This Wednesday NPR’s Marketplace explored the American hotel industry’s role in fighting child sex trafficking. Carol Smolenski, ECPAT-USA’s Executive Director explained that sexually exploited girls are often forced to work out of or in hotels, some never leaving the confined walls of the room. In response, the hotel industry began implementing the ECPAT Tourism Child-Protection Code of Conduct, a set of business principles that guides companies in their efforts to protect children.
The story goes on to interview Nix Conference and Meeting Management, a recent signatory to the Code. They spoke of their groundbreaking and unconventional work in engaging local properties in the fight against commercial sexual exploitation on their properties. Kimberly Ritter showed NPR how she literally identifies hotel properties in the background of online classified ads selling young girls, proving to general managers that sex trafficking does in fact happen at their hotels.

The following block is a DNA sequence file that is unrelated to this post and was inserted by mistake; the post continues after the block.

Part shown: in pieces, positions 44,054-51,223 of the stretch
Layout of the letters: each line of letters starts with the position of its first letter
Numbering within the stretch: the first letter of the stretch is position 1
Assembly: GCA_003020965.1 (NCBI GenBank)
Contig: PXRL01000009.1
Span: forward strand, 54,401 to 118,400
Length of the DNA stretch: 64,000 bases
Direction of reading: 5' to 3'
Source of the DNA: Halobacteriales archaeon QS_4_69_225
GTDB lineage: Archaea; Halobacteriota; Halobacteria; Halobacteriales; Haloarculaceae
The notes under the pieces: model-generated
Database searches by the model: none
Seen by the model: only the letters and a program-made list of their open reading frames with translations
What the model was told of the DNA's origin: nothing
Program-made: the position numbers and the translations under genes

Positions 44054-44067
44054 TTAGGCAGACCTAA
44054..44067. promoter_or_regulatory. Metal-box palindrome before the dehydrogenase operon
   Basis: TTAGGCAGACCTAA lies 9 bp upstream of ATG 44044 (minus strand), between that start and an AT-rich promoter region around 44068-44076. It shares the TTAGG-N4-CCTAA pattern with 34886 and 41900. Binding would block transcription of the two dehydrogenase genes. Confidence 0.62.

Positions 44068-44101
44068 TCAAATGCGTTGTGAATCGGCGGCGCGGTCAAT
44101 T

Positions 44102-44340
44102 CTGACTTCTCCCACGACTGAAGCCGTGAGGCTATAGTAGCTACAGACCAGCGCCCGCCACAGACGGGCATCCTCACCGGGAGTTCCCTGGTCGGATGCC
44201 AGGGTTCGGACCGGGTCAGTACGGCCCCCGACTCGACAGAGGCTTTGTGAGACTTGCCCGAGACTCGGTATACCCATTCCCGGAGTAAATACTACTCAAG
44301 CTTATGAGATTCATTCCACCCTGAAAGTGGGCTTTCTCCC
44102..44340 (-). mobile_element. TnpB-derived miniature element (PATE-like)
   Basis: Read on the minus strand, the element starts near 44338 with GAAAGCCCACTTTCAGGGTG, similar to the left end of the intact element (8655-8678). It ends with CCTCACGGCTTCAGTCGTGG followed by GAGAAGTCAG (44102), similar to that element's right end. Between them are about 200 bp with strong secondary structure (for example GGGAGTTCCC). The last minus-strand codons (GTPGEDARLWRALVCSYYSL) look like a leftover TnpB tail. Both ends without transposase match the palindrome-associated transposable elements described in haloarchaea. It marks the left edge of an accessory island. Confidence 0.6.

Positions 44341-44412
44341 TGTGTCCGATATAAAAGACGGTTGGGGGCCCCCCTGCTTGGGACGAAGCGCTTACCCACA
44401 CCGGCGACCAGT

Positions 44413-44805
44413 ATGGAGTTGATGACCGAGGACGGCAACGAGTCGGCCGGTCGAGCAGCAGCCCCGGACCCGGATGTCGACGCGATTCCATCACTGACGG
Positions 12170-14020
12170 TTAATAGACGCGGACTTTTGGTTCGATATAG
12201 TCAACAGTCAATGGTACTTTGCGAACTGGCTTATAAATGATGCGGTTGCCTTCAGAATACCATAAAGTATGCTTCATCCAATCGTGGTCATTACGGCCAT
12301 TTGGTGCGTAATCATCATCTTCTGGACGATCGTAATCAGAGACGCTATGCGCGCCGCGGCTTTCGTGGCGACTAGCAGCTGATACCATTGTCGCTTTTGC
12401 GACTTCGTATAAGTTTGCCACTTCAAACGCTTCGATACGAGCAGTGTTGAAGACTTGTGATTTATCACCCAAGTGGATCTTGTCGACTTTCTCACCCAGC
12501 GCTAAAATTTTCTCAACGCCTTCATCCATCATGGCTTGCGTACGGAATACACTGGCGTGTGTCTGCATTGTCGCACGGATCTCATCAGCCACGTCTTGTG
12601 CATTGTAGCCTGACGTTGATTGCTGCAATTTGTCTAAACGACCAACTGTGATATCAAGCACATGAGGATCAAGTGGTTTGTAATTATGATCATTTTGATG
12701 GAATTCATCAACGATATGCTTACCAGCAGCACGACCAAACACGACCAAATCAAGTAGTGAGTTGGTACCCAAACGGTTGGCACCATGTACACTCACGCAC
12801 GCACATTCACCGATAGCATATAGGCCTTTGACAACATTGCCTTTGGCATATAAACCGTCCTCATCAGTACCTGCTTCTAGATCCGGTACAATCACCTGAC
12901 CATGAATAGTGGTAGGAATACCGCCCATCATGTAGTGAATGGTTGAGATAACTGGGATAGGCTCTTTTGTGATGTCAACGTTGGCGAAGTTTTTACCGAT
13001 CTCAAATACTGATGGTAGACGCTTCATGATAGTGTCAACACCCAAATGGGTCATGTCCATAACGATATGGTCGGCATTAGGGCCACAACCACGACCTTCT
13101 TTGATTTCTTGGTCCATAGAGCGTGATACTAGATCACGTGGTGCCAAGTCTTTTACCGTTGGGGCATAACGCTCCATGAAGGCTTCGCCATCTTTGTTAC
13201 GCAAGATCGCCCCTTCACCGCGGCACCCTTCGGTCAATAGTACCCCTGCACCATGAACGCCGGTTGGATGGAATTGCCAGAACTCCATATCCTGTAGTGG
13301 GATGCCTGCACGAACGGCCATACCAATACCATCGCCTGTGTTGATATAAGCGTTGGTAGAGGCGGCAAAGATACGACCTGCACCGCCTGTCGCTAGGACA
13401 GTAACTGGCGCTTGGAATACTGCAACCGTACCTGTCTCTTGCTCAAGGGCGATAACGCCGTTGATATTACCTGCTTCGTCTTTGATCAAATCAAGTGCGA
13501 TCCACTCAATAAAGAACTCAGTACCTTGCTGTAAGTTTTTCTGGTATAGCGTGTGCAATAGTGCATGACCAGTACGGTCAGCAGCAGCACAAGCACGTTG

Other interviewees include Sister Patty Johnson from the Sisters of St. Joseph, Noelle Collins U.S. Attorney for the Eastern District of Missouri, Katie Rhoades Executive Director of Healing Action Network, and Molly Hackett of Nix Conference and Meeting Management, who mentioned that after their company facilitated the Code signing of the Millennium Hotel St. Louis, a sex trafficker tweeted that exploiters should go elsewhere because the Millennium was not a safe-haven for their abuse.
Check out the full story, including full audio: http://www.marketplace.org/topics/business/hotels-urged-help-fight-sex-trafficking
To get more involved with the ECPAT Code, visit: http://ecpatusa.org/take-action/promote-the-code